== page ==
Is Mom's Fish Intake During Pregnancy Linked to Juvenile Arthritis?

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Key Takeaways

  • Seafood consumption during pregnancy doesn’t appear to increase the risk of juvenile arthritis

  • There was no association between total fish consumption and consumption of oily fish with juvenile arthritis

  • However, there was a weaker link between lean or semi-oily fish and juvenile arthritis

TUESDAY, June 18, 2024 (HealthDay News) -- Eating fish while pregnant doesn’t appear to increase a child’s later risk of juvenile arthritis, particularly if the fish is oily like salmon, trout or sardines, new research shows.

“We cannot caution pregnant women against consuming fish solely based on this study in regards to [juvenile arthritis] risk, especially considering other research highlighting the positive impacts of a marine diet,” said lead researcher Dr. Vilde Øverlien Dåstøl, a doctoral student with Oslo University Hospital in Norway.

These findings run counter to a 2019 Swedish study that found up to a five-fold increased risk of juvenile arthritis among children whose mothers ate fish at least once a week during pregnancy, the Norwegian researchers noted.

For the new study, they followed more than 73,800 Norwegian women who were pregnant between 1999 and 2008. Among the children they birthed, there were 218 cases of juvenile arthritis.

As part of another larger research effort, the women were quizzed on their diet during the first half of pregnancy.

Average total fish intake per week was 218 grams, or more than 7 ounces, researchers said.

No clear links were observed between juvenile arthritis and either total fish consumption or consumption of oily fish, researchers noted.

However, researchers did find a weaker link between juvenile arthritis and high consumption of lean or semi-oily fish like tilapia, cod or flounder.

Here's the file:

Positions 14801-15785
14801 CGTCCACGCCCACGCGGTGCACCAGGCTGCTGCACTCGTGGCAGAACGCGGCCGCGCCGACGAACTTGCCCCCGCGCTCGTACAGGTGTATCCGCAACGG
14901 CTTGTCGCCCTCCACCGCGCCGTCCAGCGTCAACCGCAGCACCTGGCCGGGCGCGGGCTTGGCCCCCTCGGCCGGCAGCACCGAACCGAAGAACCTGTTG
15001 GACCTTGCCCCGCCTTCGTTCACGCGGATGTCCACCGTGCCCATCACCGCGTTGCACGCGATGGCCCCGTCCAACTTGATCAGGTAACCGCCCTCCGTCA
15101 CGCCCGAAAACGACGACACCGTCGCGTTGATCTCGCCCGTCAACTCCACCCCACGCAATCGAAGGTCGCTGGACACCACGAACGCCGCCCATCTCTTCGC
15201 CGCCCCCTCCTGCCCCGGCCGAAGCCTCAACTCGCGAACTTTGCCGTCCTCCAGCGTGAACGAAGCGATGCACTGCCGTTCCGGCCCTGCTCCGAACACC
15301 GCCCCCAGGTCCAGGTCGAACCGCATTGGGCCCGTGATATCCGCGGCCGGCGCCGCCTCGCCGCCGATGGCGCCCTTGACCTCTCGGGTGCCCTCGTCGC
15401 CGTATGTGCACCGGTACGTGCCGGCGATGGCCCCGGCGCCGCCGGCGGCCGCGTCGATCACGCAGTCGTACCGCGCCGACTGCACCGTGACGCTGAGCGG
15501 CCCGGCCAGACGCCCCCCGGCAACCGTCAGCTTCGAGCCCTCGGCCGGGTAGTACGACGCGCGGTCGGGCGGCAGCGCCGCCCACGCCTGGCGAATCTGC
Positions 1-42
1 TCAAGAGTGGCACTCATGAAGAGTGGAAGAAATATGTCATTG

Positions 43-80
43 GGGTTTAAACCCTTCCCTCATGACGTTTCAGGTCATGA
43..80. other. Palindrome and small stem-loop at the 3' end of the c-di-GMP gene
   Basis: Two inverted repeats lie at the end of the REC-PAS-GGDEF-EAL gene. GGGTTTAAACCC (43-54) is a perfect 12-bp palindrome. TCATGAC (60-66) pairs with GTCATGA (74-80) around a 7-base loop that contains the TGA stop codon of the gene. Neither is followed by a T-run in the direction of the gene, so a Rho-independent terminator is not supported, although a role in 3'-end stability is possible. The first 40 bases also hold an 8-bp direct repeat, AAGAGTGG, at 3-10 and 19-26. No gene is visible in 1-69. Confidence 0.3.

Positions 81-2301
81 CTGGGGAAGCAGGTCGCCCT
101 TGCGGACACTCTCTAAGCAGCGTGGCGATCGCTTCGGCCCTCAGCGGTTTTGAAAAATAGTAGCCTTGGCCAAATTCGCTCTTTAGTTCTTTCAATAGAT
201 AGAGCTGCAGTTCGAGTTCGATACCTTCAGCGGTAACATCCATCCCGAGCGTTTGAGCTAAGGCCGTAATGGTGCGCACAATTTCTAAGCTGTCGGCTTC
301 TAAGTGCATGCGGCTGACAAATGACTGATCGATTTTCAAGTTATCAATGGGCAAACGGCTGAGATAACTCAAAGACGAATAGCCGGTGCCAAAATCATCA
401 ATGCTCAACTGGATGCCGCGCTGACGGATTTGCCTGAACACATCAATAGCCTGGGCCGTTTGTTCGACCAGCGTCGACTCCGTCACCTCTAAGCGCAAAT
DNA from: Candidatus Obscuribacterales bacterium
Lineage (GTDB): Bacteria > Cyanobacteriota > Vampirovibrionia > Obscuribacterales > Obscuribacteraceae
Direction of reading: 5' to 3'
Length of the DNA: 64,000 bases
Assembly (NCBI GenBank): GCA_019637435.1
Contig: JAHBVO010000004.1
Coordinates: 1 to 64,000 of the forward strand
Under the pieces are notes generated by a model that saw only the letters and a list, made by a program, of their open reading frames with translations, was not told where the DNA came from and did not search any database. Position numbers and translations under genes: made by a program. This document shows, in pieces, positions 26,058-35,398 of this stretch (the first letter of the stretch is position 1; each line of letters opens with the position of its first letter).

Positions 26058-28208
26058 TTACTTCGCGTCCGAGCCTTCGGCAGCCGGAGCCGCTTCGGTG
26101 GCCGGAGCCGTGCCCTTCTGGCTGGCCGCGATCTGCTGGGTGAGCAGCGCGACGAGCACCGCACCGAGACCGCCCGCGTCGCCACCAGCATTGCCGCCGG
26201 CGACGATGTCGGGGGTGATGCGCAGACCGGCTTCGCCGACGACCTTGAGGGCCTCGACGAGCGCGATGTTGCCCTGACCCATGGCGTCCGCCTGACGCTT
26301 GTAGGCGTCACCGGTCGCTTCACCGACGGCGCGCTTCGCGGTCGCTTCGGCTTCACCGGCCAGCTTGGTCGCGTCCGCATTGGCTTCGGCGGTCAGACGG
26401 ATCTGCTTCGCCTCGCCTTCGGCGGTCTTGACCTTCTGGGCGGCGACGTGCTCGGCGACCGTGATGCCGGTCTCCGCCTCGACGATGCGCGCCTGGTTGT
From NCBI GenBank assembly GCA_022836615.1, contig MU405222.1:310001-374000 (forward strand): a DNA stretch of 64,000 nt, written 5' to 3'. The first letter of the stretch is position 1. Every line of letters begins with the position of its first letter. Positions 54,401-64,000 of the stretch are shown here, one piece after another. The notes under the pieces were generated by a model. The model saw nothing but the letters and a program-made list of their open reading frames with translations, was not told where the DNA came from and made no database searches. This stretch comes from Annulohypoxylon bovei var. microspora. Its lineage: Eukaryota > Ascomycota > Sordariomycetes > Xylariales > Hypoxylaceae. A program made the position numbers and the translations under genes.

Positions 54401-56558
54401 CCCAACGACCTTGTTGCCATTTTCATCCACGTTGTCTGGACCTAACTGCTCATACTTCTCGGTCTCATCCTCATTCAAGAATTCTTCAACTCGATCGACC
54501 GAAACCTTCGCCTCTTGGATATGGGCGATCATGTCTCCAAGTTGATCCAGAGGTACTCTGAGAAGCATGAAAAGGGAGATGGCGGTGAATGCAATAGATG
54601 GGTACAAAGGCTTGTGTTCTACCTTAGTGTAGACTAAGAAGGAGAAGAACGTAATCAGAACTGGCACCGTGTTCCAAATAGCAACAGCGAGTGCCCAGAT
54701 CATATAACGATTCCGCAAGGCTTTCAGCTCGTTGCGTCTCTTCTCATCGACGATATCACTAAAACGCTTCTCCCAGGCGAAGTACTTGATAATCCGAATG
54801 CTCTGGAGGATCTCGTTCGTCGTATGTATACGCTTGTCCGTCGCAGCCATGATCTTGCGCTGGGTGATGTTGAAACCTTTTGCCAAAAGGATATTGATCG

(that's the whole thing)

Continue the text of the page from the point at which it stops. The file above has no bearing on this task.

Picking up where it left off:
“We found increased odds of [juvenile arthritis] when the maternal intake exceeded 252 grams of lean or semi-oily fish per week compared with low intake,” Øverlien Dåstøl said, “but the magnitude of our effect estimates was substantially smaller than the Swedish study.”

The earlier Swedish study also had speculated that the increased risk of juvenile arthritis could be caused by increased exposure to heavy metals found in seafood.

But the new Norwegian study found no association between the estimated dietary mercury exposure from women’s fish intake and their children’s subsequent risk for juvenile arthritis.

Researchers presented the findings Friday at the annual meeting of the European Alliance of Associations for Rheumatology in Vienna.

“We found no association between total fish consumption or estimated dietary mercury exposure and [juvenile arthritis],” Øverlien Dåstøl said in a meeting news release.

More information

The Arthritis Foundation has more about juvenile arthritis.

SOURCE: European Alliance of Associations for Rheumatology, news release, June 14, 2024

What This Means For You

A woman who wants to eat fish during pregnancy should talk about it with her doctor, given the mixed data regarding links to juvenile arthritis.

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